Trying to come up with a definitive answer on the policy of how a nonprofit should react to a donor asking for a refund is more than a little difficult. This question is multi-faceted and most situations will contain different variables that effect how the nonprofit should move forward.
Obviously if you were having a fundraiser and canceled it, giving people who may have purchased a ticket a refund is really a no brainier. Likewise if you decided, due to the weather for instance, you needed to have the fundraising event at a later time you can always choose to honor the previously printed ticket.
However, if donor X gives money to your nonprofit and then gets mad at your organization or a specific person within the organization and then demands a refund, What do you do?
Decidedly the course of action should be based on several factors. First what is the true “factual” justification for a refund. Likewise what is the “emotional” motivation behind this request.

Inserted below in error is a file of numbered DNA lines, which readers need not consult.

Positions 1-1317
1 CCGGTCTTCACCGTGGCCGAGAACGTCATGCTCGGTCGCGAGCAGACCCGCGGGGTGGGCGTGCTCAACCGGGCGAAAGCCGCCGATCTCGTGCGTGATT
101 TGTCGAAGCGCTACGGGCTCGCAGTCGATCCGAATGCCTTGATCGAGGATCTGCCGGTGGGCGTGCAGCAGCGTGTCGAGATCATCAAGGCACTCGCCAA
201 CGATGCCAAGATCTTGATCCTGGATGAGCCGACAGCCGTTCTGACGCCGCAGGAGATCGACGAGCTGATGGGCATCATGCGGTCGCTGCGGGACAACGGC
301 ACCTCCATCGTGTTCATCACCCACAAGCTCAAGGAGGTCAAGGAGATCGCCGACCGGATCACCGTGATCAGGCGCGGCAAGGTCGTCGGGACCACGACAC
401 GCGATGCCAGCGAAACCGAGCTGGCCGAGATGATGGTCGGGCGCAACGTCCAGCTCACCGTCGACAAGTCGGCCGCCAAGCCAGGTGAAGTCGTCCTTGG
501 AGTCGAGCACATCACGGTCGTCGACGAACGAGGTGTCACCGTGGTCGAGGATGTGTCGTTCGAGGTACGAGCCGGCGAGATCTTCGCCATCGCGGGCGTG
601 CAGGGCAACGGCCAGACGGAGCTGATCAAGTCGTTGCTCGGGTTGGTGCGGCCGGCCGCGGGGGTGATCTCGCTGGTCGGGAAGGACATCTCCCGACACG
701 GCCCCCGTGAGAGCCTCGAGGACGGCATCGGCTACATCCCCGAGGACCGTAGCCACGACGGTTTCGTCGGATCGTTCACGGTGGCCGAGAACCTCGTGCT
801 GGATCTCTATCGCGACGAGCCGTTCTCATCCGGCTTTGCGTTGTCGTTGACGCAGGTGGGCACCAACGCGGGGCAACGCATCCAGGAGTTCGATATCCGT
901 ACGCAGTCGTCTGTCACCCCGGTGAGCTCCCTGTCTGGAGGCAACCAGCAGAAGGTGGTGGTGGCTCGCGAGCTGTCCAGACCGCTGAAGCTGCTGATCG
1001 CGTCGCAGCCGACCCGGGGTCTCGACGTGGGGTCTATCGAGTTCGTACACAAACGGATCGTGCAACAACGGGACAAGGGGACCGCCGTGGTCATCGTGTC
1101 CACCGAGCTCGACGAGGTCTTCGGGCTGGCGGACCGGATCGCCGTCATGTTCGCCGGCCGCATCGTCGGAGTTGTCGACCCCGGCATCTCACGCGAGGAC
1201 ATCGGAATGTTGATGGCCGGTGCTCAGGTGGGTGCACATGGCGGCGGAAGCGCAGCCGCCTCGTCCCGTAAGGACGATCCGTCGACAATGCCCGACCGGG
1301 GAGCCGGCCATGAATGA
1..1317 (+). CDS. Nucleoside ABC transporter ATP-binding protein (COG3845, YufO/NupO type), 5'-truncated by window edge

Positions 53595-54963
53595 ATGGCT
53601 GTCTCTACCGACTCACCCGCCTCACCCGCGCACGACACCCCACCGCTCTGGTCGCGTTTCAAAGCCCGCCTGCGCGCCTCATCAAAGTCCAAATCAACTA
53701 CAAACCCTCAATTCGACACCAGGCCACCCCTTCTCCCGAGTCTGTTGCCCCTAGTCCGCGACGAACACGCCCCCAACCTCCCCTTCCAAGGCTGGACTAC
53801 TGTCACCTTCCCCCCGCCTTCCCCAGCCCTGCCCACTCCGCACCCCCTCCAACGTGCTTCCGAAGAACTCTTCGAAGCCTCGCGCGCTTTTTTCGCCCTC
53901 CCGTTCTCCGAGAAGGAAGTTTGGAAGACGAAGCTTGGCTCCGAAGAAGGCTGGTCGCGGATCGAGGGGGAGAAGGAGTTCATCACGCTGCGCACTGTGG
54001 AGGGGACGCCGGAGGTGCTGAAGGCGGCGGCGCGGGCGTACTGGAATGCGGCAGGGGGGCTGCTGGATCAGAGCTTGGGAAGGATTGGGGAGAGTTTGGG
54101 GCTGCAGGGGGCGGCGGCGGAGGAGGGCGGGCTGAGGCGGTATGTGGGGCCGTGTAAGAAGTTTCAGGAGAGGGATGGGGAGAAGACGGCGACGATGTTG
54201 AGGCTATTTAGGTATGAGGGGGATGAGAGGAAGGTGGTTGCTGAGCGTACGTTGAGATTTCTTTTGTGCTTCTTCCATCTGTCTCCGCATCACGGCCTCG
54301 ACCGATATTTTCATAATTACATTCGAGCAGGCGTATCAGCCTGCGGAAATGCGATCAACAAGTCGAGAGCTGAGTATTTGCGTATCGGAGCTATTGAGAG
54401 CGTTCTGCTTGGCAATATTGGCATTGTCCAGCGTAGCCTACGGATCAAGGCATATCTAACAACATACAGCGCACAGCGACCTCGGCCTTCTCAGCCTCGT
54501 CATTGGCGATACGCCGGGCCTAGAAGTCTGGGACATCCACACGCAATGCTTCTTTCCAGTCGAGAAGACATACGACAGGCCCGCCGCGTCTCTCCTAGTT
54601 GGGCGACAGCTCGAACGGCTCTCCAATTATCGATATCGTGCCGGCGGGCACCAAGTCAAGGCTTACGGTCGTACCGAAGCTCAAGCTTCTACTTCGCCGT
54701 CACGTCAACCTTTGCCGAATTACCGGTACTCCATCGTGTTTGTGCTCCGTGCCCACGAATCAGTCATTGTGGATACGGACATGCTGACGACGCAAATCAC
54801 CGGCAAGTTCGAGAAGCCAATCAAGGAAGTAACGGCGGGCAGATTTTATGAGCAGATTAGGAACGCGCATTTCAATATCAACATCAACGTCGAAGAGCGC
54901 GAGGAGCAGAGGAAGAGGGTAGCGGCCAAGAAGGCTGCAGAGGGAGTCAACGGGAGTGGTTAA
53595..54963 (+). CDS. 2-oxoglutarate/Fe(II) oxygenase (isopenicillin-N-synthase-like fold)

The reason given may or may not be logical but as a nonprofit you also have to be concerned about the public relations aspect of this request as well.
Please know that I am not suggesting that you cave in quickly because you are worried about getting bad press. The actions you take with one person set a standard of how others will expect to be treated. Also, nonprofits should not easily cower when confronted with the outward threats that liken to that of blackmail. Stand firm in your decision regardless.
If you are the executive director make sure you ask your board for guidance and direction first and don’t be pushed into making a fast decision.
One way to help prevent this problem from occurring is to in advance establish a written refund policy that is displayed somewhere on the printed material you have concerning your fundraising event.
Lastly, make sure that if you decide that your policy is to allow a refund that it must be done so within a specific time limit period as well as you might want to consider that this request be made in writing.
DISCLAIMER: This information is not intended to provide legal or accounting advice, or to address specific situations. Please consult with your legal or tax advisor to supplement and verify what you learn here.